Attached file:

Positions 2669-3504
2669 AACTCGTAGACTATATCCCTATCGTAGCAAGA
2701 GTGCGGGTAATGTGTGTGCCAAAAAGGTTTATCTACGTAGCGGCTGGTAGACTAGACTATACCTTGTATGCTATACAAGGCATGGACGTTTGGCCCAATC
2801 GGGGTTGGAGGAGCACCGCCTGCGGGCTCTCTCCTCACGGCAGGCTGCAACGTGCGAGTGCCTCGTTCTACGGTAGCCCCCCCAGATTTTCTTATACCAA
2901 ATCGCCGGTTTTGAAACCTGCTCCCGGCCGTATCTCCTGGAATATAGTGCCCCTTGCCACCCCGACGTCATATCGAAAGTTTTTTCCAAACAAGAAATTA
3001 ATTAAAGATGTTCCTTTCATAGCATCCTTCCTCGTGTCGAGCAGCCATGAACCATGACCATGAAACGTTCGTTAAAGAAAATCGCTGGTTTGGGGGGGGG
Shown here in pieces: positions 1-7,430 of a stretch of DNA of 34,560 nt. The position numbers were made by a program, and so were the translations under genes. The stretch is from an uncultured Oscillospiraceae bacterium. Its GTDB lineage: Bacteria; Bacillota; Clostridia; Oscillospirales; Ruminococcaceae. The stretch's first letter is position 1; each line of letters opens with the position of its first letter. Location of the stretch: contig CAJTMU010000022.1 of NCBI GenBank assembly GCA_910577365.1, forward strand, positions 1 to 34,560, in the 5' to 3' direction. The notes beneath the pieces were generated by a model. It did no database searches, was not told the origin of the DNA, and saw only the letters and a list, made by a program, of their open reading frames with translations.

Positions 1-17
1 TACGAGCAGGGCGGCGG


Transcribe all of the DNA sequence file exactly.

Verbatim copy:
Positions 2669-3504
2669 AACTCGTAGACTATATCCCTATCGTAGCAAGA
2701 GTGCGGGTAATGTGTGTGCCAAAAAGGTTTATCTACGTAGCGGCTGGTAGACTAGACTATACCTTGTATGCTATACAAGGCATGGACGTTTGGCCCAATC
2801 GGGGTTGGAGGAGCACCGCCTGCGGGCTCTCTCCTCACGGCAGGCTGCAACGTGCGAGTGCCTCGTTCTACGGTAGCCCCCCCAGATTTTCTTATACCAA
2901 ATCGCCGGTTTTGAAACCTGCTCCCGGCCGTATCTCCTGGAATATAGTGCCCCTTGCCACCCCGACGTCATATCGAAAGTTTTTTCCAAACAAGAAATTA
3001 ATTAAAGATGTTCCTTTCATAGCATCCTTCCTCGTGTCGAGCAGCCATGAACCATGACCATGAAACGTTCGTTAAAGAAAATCGCTGGTTTGGGGGGGGG
Shown here in pieces: positions 1-7,430 of a stretch of DNA of 34,560 nt. The position numbers were made by a program, and so were the translations under genes. The stretch is from an uncultured Oscillospiraceae bacterium. Its GTDB lineage: Bacteria; Bacillota; Clostridia; Oscillospirales; Ruminococcaceae. The stretch's first letter is position 1; each line of letters opens with the position of its first letter. Location of the stretch: contig CAJTMU010000022.1 of NCBI GenBank assembly GCA_910577365.1, forward strand, positions 1 to 34,560, in the 5' to 3' direction. The notes beneath the pieces were generated by a model. It did no database searches, was not told the origin of the DNA, and saw only the letters and a list, made by a program, of their open reading frames with translations.

Positions 1-17
1 TACGAGCAGGGCGGCGG